Last weekend, I visited one of my best friends, who recently purchased a house in a major U.S. city. For years, this friend has argued against homeownership, yet here he was making the plunge. In one of our money conversations on the subject, he explained that the rental market for single-family dwellings is very limited. And on Sunday, he made the obvious but important point that this reflects a fundamental agency problem: renters are not as concerned as owners about maintaining a property for the long-haul. Earlier this week, Felix Salmon wrote about this dilemma as it relates to the wider economy. Right now, an extraordinary 89 percent of single-family homes are owner-occupied.
So, who will the new landlords be, as we go from a country where 11% of detached houses are rented to one where that number is significantly higher?
They won’t be individuals, I don’t think. There’s something very eggs-in-one-basket about buying a big suburban home just to rent it out: a single bad tenant can devastate you, financially. But at the same time, property management companies understandably much prefer to look after big apartment complexes than sprawling suburban subdivisions.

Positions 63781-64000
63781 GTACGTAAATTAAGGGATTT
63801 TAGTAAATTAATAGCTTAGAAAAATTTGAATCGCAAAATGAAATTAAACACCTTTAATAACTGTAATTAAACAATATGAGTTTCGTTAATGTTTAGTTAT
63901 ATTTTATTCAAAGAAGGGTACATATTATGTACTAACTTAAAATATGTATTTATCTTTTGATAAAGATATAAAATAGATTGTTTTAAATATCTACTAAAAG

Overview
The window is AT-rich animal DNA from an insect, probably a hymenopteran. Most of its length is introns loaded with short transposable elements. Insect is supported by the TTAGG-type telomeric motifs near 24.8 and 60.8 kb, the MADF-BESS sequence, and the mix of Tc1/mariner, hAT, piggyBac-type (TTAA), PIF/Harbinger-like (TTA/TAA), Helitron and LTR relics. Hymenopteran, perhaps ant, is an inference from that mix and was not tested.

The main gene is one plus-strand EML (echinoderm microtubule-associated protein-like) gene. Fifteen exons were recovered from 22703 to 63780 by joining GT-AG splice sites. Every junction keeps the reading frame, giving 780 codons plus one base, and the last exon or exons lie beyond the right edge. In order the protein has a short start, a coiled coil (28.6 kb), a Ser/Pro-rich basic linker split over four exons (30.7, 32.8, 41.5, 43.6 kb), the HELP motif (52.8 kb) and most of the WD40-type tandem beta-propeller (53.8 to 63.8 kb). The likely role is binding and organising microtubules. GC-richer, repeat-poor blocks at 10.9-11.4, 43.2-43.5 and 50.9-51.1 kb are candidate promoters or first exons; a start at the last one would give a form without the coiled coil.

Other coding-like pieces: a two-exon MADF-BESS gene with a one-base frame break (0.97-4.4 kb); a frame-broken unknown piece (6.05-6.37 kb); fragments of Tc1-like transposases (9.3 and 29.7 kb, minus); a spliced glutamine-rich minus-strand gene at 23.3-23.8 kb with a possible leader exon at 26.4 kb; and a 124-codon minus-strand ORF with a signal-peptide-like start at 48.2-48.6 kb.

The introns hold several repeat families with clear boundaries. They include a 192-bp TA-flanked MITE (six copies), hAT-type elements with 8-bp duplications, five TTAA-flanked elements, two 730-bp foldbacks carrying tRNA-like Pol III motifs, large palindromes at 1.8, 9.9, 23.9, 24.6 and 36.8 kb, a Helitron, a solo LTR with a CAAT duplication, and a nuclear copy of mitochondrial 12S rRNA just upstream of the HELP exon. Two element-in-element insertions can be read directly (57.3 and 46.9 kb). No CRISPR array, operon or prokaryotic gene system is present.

In an era of very low interest rates, the relatively high rental yields on houses would be quite attractive to investors, I think, if they could somehow be turned into tradable securities. But the costs of buying and managing all those properties would surely be so substantial that they would take a substantial bite out of headline rental yields.
Someone will have to figure out how to make this work. And whoever does will become as wealthy as the architects of containerized shipping. I’m guessing that the ultimate solution will involve mobile teams of salaried maintenance workers who will have access to low-cost transportation, lawn-mowing robots, and remote sensors. If this sounds creepy to you, well, chances are you will eventually get used to it, particularly if it saves you money.